Creative ways to $ave
1.  Remove unused cargo racks – How did this never occur to me?  I have a set of racks atop my car that we use occasionally for bike transport.  But the only purpose they serve when not in use is looking cool.  And how cool can I possibly look driving around, wasting gas?
2.  Keep your eyes open for new restaurants.  They typically offer grand opening specials. – I haven’t tried this yet.  And, I suppose, I could be risking a poor dining experience – we don’t eat out often, and when we do, we like to go places we know and love.  But it might we worth a shot.
3.  Collect vegetable scraps in a bag in the freezer. As soon as it’s full, make a soup out of them. R insists that the best soup bases are homemade.  I wouldn’t know, because I never have enough ingredients at the same time to make my own.  But this is a fantastic idea.
4.  Pay for your laundry and car usage. – Act as if you’ve returned to the laundromat, and pay yourself for each load of laundry.  The idea is that your usage will be reduced, and you’ll have some extra moolah to save.
5.  Switch to cloth napkins. – I think this is debatable.  Sure, you save money when buying napkins or paper towels – which are pretty inexpensive to begin with – but you spend more washing the cloth napkins.
6.  Use you local park’s playground as a workout station.  Monkey bars can be used for pull-ups and leg lifts. The park will also have a trail where you can run. – Makes it kind of hard to justify that gym membership during the summer.  Winter may be a different story.
7.  Plant a tree next to your outside air conditioning unit. By shading your outside unit you may improve the operating efficiency of the overall system by 20%. – I don’t own a home, and don’t use an air conditioner.  And I would also point out that one would either have to wait a long time for a new tree to provide enough shade to make a difference, or they would have to purchase a mature tree – the cost of which may outweigh the savings.  But either way – talk about thinking outside the box!
8.  Stay at a college dorm room when traveling. Many universities rent out dorm rooms at a decent price during the summer. – Speaking of “thinking outside the box.”  I attended a basketball camp in my youth, and we had the great fortune of staying in the dorms.  It was a great experience at the time, but I don’t know how much I would enjoy it in my adult life.  
 
My Favorite ways to $ave
1.  Keep the Change – This works for the debit card/checking system, and the cash system.  Every time I spend money, I round the amount up to the next full dollar amount when recording the transaction in my budget or check register.  If we spend $50.87 at the grocery store, that $0.13 gets thrown into our change jar.  It can really add up to some substantial savings – R and I have saved up $600 in less than a year with this method!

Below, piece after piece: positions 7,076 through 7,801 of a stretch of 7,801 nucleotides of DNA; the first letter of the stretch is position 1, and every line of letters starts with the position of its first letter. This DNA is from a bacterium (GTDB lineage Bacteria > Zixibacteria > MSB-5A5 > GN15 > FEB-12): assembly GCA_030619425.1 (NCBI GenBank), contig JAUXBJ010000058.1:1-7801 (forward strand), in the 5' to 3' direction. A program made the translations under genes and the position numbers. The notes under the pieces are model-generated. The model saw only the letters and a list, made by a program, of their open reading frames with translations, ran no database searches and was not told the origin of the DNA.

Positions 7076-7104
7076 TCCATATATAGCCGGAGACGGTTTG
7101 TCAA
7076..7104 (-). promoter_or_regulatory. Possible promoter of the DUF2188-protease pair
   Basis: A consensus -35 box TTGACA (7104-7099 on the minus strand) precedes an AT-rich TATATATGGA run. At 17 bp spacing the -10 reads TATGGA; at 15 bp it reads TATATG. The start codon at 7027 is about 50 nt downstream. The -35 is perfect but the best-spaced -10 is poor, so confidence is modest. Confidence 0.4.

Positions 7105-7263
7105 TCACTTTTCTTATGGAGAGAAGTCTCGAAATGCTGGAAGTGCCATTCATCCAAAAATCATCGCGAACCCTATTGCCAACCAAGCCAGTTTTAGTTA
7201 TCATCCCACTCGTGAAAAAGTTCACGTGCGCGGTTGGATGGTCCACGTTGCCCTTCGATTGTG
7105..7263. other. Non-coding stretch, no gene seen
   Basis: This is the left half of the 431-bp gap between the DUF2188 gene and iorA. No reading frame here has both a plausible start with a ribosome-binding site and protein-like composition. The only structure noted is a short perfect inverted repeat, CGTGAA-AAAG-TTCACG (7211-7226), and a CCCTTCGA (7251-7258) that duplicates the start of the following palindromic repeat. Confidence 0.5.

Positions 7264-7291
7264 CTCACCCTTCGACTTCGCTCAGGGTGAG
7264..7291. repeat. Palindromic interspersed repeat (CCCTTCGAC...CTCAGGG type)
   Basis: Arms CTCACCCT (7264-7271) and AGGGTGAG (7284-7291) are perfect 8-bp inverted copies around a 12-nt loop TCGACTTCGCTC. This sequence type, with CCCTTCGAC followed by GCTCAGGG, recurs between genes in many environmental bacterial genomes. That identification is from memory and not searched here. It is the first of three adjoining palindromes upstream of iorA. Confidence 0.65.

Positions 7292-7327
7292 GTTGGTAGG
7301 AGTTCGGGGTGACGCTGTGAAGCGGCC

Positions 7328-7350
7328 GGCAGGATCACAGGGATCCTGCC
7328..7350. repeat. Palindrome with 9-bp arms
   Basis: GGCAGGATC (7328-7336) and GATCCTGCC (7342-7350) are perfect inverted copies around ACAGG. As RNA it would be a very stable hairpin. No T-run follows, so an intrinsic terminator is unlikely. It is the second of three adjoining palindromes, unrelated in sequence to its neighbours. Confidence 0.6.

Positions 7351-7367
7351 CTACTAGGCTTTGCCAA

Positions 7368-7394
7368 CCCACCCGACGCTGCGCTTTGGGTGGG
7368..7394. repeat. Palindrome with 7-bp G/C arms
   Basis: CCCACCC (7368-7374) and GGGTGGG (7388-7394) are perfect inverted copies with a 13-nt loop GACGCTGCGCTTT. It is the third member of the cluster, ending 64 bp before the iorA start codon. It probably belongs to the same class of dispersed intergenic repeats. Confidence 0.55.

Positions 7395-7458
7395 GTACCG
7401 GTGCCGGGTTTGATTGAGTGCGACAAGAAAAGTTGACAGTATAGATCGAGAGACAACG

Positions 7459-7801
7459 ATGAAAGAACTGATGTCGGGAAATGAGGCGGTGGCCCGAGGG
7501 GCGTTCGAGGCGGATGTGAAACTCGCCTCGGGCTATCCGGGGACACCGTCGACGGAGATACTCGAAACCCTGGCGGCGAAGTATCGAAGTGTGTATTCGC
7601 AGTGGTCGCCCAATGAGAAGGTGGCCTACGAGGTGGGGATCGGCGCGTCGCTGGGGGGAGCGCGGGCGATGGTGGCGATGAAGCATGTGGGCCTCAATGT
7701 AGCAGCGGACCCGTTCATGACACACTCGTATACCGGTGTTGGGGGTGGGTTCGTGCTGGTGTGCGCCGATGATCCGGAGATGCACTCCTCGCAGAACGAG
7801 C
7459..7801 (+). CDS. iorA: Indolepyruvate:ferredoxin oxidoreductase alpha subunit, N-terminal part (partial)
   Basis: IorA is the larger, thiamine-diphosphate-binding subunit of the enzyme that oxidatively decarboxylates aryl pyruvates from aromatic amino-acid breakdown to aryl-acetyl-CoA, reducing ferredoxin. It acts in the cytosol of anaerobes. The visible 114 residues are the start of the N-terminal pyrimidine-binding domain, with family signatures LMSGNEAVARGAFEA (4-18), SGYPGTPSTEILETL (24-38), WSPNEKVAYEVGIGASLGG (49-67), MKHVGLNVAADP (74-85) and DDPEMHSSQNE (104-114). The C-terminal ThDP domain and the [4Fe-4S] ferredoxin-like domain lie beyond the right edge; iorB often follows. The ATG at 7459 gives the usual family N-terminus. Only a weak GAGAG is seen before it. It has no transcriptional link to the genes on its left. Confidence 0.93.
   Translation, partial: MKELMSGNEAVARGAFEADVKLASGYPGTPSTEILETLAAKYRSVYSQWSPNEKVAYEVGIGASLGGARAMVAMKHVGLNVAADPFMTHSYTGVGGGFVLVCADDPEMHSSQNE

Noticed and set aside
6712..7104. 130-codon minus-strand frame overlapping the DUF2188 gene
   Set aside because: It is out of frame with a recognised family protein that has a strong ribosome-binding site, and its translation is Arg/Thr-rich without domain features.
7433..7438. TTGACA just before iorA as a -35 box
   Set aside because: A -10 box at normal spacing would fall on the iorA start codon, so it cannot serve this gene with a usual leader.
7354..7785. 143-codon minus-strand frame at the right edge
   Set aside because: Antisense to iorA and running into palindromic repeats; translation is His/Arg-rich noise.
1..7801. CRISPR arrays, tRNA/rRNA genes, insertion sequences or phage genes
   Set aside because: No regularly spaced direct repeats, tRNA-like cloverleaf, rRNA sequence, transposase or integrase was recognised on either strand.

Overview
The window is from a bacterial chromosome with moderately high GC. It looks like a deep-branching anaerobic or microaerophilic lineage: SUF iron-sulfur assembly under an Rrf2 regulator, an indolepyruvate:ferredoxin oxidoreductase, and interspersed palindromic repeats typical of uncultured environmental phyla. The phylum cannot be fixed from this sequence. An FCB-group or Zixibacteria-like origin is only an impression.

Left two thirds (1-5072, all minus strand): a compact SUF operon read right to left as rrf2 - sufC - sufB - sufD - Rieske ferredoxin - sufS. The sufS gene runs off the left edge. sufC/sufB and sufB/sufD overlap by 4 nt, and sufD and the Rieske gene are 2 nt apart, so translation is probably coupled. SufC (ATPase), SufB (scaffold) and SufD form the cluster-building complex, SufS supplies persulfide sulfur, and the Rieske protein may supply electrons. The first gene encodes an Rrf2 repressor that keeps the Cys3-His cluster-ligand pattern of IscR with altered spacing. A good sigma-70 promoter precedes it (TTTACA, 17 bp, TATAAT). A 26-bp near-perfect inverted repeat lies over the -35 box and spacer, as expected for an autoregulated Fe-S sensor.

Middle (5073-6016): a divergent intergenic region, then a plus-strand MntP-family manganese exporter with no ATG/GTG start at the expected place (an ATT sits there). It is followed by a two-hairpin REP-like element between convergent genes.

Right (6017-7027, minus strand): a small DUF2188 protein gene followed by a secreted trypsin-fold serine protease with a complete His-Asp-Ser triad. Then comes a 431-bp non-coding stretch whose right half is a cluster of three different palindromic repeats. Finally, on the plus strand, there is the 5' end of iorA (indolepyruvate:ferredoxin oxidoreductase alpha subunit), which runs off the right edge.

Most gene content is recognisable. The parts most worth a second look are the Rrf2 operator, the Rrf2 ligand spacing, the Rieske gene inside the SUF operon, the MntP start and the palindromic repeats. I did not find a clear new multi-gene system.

2.  Bring lunch from home – R still eats out quite a bit during the workweek.  These meals come out of his personal money, so it’s none of my business.  But I do know that the teriyaki place he visits, which represents the cheapest place he dines, costs him almost $7 per meal, after tip.  Just three days of eating there per week costs him $84 a month.  That’s over $1K a year.  Meanwhile, my “work lunches” budget gets $20/month, only costing me $240 a year. 
3.  Brew coffee at home – I’ve mentioned this before, but this is a great way for me to save money.  However, I do have a boss who walks to get a cup of coffee down the street every day.  At first, I thought about how much money he must be throwing away on his daily caffeine fix.  It took many months for it to dawn on me that he needed a guaranteed escape for just a few minutes each day.  For some, maintaining sanity in a stressful atmosphere may prove well worth the cost of the coffee.
4.  No cable/No TV – When I was growing up, my parents refused to purchase cable tv.  Once I moved out, I continued the resistance to paid television.  And then, about a year ago, R and I gave up our television entirely.  We occasionally watch full tv show episodes online (ABC, NBC, FOX, Hulu, and many others are great places to find your favorites!), but we mainly use our time doing other things.  Not only are we saving money by keeping the cable bill away, but it also helps our relationship – instead of vegging out in front of the tv every night, we have the opportunity to talk to each other, or get out and do something else.  Seriously – getting rid of our tv may have been the best thing we’ve done.
5.  Alternative commuting – My alternative commuting has come up before, but it bears repeating: I have saved hundreds of dollars in gas money by driving to work less.  There’s a great site, Drive Less, Save More, that lets you open a free trip diary and track all of your alternative commutes.  It also lets you see your results, ie. how much money you’ve saved.  In June and July, by alterna-commuting 3 days a week, I saved approximately $240 in gas.  That comes out to about $1440/year.  Pretty substantial.
6.  Mini-trip biking.  R and I live about a mile from the nearest library, and 2 miles from the nearest grocery store.  We tend to make these trips fairly frequently (though, the grocery store trips have been reduced since we started menu planning).  In the past, we would always hop in the car and drive on over.  Now we’ve been hopping on our bikes instead. I don’t have a way to quantify the money we’ve saved, but I feel confident that it has made a difference in our overall fuel consumption.